Comparable data on sport employment, trade, participation in sporting activities etc. is an important tool to contribute to the monitoring and development of the EU’s sport policies.
Further Eurostat information
- Employment in sport by sex (sprt_emp_sex)
- Employment in sport by age (sprt_emp_age)
- Employment in sport by educational attainment level (sprt_emp_edu)
Methodology / Metadata
Employment in sport is measured using the central statistical definition from the 'Vilnius definition' of sport, covering the core sporting activities coded under NACE Rev.2 class 93.1 — Sports activities.
The dimension of occupation has also been introduced within the scope of sport employment. The methodology used is very similar to that used to estimate employment in the culture sector; all jobs in a NACE economic sector and jobs in a sport occupation (ISCO, 'International Standard Classification of Occupations’) outside the NACE sport sector are considered simultaneously.
Concretely, all workers recorded in NACE rev.2 code 93.1 (Sports activities) and/or ISCO-08 code 342 (Sports and fitness workers) fall within the scope of this definition of sport. In other words, employment in sport includes the working population employed:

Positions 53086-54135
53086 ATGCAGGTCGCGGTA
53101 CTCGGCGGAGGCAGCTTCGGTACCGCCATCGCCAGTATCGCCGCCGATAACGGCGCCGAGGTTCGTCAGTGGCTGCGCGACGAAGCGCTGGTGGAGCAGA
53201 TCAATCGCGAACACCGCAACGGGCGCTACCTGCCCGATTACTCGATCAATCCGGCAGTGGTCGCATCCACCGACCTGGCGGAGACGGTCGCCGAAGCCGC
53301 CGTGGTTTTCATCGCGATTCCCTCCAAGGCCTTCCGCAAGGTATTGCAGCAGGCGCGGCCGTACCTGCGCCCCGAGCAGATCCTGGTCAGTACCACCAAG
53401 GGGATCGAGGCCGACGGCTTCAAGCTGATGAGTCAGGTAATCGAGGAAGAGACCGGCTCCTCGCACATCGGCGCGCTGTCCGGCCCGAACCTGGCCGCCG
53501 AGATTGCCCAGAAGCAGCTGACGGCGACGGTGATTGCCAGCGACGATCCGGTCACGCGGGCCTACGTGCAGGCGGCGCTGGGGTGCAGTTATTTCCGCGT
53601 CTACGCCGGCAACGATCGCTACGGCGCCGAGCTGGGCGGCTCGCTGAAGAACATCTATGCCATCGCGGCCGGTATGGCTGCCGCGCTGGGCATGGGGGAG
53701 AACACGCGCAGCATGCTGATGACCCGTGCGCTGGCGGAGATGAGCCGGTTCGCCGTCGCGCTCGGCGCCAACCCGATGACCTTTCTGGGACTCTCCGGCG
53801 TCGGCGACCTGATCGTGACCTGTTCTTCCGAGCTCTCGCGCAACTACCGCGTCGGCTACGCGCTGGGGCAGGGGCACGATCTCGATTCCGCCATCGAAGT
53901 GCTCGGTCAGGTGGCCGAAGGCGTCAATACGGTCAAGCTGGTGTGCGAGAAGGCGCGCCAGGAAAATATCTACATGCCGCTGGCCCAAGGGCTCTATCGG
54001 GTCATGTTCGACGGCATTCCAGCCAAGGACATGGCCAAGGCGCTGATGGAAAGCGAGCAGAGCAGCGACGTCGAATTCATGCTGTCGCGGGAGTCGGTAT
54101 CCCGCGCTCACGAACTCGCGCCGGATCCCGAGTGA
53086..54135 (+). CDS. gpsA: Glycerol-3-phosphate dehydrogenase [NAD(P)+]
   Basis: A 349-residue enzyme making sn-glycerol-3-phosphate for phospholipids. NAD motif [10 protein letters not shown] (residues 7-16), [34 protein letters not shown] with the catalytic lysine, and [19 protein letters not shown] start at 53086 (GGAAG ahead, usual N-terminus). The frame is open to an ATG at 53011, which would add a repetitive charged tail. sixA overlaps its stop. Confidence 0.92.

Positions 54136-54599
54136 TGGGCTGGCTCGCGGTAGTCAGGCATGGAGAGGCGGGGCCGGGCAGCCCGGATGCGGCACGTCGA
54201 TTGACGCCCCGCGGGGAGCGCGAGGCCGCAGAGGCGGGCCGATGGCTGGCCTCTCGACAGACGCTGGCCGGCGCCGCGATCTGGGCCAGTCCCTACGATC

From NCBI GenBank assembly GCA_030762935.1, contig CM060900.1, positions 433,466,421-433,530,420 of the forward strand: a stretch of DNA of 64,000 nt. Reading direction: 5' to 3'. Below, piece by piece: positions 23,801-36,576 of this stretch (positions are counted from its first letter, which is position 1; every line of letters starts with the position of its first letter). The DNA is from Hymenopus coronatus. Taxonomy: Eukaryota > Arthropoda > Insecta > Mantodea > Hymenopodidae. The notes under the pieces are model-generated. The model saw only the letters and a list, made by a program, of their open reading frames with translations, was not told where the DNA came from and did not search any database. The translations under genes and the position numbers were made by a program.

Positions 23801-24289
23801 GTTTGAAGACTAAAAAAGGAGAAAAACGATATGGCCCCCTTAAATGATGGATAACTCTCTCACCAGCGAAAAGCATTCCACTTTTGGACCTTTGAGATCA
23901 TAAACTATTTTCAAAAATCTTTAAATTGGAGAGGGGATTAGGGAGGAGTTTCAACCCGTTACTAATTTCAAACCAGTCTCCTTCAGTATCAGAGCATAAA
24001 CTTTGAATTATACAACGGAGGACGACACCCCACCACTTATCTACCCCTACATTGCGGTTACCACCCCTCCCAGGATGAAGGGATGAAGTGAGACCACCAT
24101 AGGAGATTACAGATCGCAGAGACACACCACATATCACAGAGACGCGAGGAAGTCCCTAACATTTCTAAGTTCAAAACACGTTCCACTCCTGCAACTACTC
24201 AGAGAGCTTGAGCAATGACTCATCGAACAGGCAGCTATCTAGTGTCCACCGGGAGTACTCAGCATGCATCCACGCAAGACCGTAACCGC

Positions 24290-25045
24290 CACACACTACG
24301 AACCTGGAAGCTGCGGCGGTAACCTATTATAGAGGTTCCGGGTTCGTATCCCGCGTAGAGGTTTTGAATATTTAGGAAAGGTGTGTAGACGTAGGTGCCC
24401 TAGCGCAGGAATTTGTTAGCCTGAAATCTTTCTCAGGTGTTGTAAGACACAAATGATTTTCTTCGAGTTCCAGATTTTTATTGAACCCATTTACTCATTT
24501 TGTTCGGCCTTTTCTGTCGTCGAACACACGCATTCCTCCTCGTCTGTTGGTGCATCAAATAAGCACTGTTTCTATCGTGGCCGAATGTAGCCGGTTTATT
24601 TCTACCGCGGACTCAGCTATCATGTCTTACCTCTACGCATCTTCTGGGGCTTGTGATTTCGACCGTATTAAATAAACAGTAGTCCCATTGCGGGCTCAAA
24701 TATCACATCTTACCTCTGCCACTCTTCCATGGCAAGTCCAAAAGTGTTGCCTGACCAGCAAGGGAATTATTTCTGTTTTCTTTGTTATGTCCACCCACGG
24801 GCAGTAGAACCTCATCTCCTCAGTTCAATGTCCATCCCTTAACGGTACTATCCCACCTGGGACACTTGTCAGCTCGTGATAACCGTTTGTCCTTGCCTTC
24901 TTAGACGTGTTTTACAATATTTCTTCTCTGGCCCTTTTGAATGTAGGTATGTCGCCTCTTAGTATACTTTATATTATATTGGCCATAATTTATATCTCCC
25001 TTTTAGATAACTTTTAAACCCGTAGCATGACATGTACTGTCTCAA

- in a sport-related occupation in the sports sector (ISCO 342*NACE 93.1), e.g. professional athletes, professional coaches in fitness centres, etc.;
- in a non-sport occupation in the sports sector (NACE 93.1), e.g. receptionists in fitness centres;
- in a sport-related job (ISCO 342) outside the sports sector, e.g. school sport instructors.
NACE Rev.2 code 93.1 includes:
- the activities of sports teams or clubs whose primary activity is participating in live sports events before a paying audience;
- independent athletes who take part in live sporting or racing events before a paying audience;
- owners of vehicles or animals that take part in races (such as cars, dogs or horses) who are primarily engaged in entering them in racing or other spectator sports events;
- sports trainers providing specialised services to support participants in sporting events or competitions;
- operators of arenas and stadiums;
- other activities of organising, promoting or managing sports events, n.e.c.
ISCO-08 code 342 includes sports and fitness workers (athletes, players, coaches, instructors and officials, fitness and recreation instructors and programme leaders).
It is important to bear in mind that the employment figures presented here are person counts, not full-time equivalents. In other words, they include all paid workers in sport-related jobs, regardless of their work pattern (full-time or part-time).
Additional methodological information is available in the correspondent metadata:
- Employment in sport (sprt_emp) (ESMS metadata file — sprt_emp_esms)
Source data for tables, figures and maps (MS Excel)
- Resolution of 21 May 2014 of the Council and the Representatives of the Member State Governments, meeting within the Council, on the EU Work Plan for Sport (2014–2017) (2014/C 183/03)
- Sport and physical activity (Eurobarometer 412)
- Preparing for life — How the European Commission supported education, youth, culture and sport (2010–2014)
- Luxembourg has an increase of 17 %, but this growth rate is not reliable due to that there was a break in the series in 2015 for employment data. Therefore the data are not commented on in the text.